There is now a 50% chance that the US Federal Reserve will hike interest rates more sharply than markets expect, leading to a recession in the next one to two years.
This lecture instructs IMAC candidates on properties of fixed income markets, the investment features and risks of bonds, the application of the time value of money to the valuation of bonds, and the concepts of duration and convexity and their application to bond portfolio management.
This lecture instructs Investment Management Analyst Course (IMAC) candidates on the fundamental of applied economics with an Australian perspective.
This lecture instructs IMAC candidates on the statistics used to describe and analyse the risk and return characteristics of securities and portfolios.
This lecture instructs IMAC candidates on the theoretical and empirical underpinnings of portfolio management, specifically in relation to how portfolios are designed and measured.
Welcome to the farrelly's Dynamic Asset Allocation subscriber-only area.
The quarterly Dynamic Asset Allocation is published electronically, and emailed to subscribers in early March, June, September, and December. It features farrelly's Editorial; long-term outlook for markets; Forecast in Focus; and three different approaches to Implementation...
Welcome to the farrelly's Dynamic Asset Allocation NZ subscriber-only area...
The farrelly's Dynamic Asset Allocation Handbook features editorial exploring investment strategy "hot topics", farrelly's long-term forecasts for asset classes, a detailed review of the long-term forecasts for an individual asset class (rotating across asset classes each quarter) and three asset allocation models to assist with implementation...
With unemployment at 30-year lows in many countries, practitioners should consider the possibility that wage pressures may force policymakers to tighten more aggressively, triggering substantial equity market falls.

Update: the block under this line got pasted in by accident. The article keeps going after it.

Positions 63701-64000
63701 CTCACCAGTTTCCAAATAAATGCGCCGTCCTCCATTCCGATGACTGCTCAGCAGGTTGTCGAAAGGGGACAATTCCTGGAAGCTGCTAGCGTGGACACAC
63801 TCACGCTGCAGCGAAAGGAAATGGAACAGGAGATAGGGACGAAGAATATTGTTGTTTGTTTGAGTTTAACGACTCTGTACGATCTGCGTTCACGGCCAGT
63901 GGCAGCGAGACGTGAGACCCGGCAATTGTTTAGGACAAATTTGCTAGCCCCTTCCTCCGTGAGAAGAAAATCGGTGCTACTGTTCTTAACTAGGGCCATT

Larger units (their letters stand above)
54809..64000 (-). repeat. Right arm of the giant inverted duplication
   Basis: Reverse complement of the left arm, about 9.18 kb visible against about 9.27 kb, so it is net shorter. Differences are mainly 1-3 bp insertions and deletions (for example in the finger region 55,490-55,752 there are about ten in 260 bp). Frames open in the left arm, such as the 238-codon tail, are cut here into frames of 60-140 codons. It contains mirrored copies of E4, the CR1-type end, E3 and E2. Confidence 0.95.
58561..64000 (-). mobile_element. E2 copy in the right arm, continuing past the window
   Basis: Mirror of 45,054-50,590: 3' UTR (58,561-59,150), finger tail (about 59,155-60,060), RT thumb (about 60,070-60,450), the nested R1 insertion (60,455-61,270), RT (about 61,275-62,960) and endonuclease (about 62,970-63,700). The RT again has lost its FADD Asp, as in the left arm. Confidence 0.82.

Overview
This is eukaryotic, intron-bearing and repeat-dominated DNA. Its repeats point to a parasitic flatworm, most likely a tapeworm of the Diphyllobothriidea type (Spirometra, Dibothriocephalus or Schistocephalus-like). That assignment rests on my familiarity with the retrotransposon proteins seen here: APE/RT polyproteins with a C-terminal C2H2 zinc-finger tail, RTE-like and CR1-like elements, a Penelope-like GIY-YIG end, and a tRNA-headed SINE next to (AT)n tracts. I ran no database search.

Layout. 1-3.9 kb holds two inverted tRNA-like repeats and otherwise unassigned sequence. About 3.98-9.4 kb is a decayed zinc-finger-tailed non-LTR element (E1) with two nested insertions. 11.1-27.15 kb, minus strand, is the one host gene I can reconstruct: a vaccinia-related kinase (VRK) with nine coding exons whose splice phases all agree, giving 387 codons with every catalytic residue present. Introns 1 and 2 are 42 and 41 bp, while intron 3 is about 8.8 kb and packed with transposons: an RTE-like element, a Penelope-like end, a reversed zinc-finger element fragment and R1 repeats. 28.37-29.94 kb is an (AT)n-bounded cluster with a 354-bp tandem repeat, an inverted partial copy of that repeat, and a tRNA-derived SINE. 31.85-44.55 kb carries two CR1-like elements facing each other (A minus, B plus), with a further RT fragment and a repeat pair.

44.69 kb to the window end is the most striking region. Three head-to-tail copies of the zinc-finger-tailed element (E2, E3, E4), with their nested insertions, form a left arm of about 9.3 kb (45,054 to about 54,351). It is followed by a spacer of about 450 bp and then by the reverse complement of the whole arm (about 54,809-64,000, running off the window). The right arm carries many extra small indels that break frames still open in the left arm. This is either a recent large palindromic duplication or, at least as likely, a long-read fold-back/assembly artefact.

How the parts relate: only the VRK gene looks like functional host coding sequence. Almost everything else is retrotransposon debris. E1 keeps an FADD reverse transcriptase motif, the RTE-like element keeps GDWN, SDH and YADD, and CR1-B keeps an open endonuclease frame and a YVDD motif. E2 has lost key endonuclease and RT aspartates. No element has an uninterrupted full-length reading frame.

Too much of our communication with end investors is either irrelevant, unintelligible to the average investor - or worse still, both.
Behavioural biases - substitution, aggregation, and feedback risks, overconfidence, and limited attention and availability bias - distort money managers' perceptions and lead them to take risks they don’t see.
Trust – the belief that those to whom we are vulnerable are both willing and able to act in our interests – is the no.1 factor in the decision to select and retain an asset manager.
The combination of man and machine - tech-augmented humans or "cyborgs" - can be more effective than either alone, posing the greatest opportunity to human financial advisers in the long run.
The Chinese authorities recognise the potential of blockchain technology and are outpacing the US, in the race to develop an "official" cryptocurrency. If the Chinese experiment succeeds, we may witness the start of a new epoch in monetary policy.
Structural change and the resulting earnings growth will always outrun interest rates in the long run, so as change continues to accelerate, investors need growth equities in their portfolio.
The US might have three to five years of additional growth ahead. Global synchronised growth is likely to drive earnings growth to a higher gear that warrants current elevated valuations.
A combination of factors is set to generate an unexpected inflationary shock to the financial markets, leading to significantly higher bond yields and a recalibration of relative valuations.
Technological revolutions often spawn financial booms and busts - but the value proposition of blockchain is profound, and the technology has given rise to cryptoassets. Practitioners will increasingly be required to understand them.